Salena Zito

Asked why his new show on Fox News Channel is so popular, Glenn Beck is uncharacteristically muted: “I am just a guy …”

Beck is a guy, but "just" is not the word that most people would use to describe him. Just ask any fan or foe.

The radio talk-show host, former host of a CNN Headline News program, and now Fox host owes his success largely to an every-man appeal, spoken without a filter.

In other words, he forgets to use his “inside” voice.

“His success is pretty simple,” said Robert Thompson, a professor of television and popular culture at Syracuse University. “He puts on a consistently good show that is a great mix of culture and entertainment, with painstaking research to back it up.

“Plus, Beck’s show is personality driven. People genuinely like him.”

And some people genuinely dislike him.

His critics include Comedy Central’s Steven Colbert, who loves to ridicule Beck for shedding tears. He is not alone: Markos Moulitsas, founder of the liberal Daily Kos website, quipped on Twitter last week, “I also love to see Glenn Beck cry. Luckily, he delivers nearly daily.”

Democratic strategist Steve McMahon, a frequent cable-news guest, says Beck is popular because of his sharp edges. “It's not about politics or ideology, it's about personality,” he said, the same reason people tune into Rush Limbaugh, Bill O’Reilly, Chris Matthews or Keith Olbermann.

“It's not about the news,” McMahon explained. “It’s about their take on the news.”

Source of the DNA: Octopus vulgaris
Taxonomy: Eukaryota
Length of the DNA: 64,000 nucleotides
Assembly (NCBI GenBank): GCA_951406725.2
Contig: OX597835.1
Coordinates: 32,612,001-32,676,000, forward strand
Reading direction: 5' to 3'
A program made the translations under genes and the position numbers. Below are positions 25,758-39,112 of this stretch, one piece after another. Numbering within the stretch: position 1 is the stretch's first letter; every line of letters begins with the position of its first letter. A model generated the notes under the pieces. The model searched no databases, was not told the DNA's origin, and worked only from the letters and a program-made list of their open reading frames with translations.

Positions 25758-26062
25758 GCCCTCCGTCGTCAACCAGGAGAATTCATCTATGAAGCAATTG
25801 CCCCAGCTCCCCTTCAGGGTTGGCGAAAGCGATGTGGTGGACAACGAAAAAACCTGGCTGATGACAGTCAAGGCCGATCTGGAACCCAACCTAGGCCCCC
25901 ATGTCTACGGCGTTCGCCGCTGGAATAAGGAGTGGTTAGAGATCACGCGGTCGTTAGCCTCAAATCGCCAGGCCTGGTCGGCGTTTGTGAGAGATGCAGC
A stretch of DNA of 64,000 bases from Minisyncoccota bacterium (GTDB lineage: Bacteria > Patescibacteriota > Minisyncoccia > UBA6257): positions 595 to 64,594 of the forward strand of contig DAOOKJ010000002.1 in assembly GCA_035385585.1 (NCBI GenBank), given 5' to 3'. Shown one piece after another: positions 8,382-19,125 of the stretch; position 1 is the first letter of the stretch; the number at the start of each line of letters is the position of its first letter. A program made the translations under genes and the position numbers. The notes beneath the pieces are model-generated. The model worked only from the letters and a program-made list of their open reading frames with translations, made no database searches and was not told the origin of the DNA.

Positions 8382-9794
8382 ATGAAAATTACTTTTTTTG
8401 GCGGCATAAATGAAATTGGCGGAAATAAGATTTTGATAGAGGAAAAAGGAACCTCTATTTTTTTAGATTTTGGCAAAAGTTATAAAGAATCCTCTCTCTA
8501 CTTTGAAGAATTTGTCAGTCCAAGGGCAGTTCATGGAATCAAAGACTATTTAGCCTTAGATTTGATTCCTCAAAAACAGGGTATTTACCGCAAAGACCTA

Beck has plenty to say about his take on the news. A conversation with him on current events pricks the senses – not because of his point of view, but because of the array of knowledge he releases in a stream of unfinished sentences.

He has a lot of respect for how Fox operates: “It is very entrepreneurial. They hold you responsible for what you do, make sure you are accurate and, after that, well, whatever.”

He dismisses the urban legend that his show caters to Republicans: “I am more mad at them than I am the Democrats. The proof is in the show and how many times I have had it out with various members of the GOP over some of their bonehead decisions.”

A registered independent, he was way ahead of the curve predicting that a populist revolt – such as the anti-Washington “tea parties” rolling across the country – was afoot. When gas prices soared last summer and the country unknowingly stood on the precipice of the banks, Detroit and the rest of the economy foundering, Beck said the country was "carrying-pitchforks" mad.

It struck a nerve. Immediately, CNN’s offices filled with hundreds of pitchforks from listeners across the country.

“CNN security was not happy with us,” said one long-time Beck staffer.

(Oh, a reminder to his critics: The pitchfork moment was a recognition of how much people were frustrated with bloated government, and it came when President George W. Bush – a Republican – was in office.)

Beck is an emotional personality – and it's not a Margaret O’Brien cry-at-the-drop-of-a-hat act – because certain issues just get to him. If the subject veers towards an act of patriotism, a silent heroic act, or a concern that the country is veering too far from the Constitution, Beck has no problem letting loose.

Right now, he enjoys an unheard-of audience of more than 2 million viewers in his 5 p.m. EST time slot, when most people are heading home from work, making dinner or shuttling kids to soccer practice.

“His format makes for compelling viewing,” Syracuse’s Thompson said. “Not everyone tuning in is head-nodding in agreement … some people are probably throwing things at their television.”

Beck takes none of this for granted, and does his best to keep two feet on the ground.

“I am just a guy…,” he repeats, his focus already shifting to another subject.


Salena Zito

Salena Zito is a political analyst, reporter and columnist.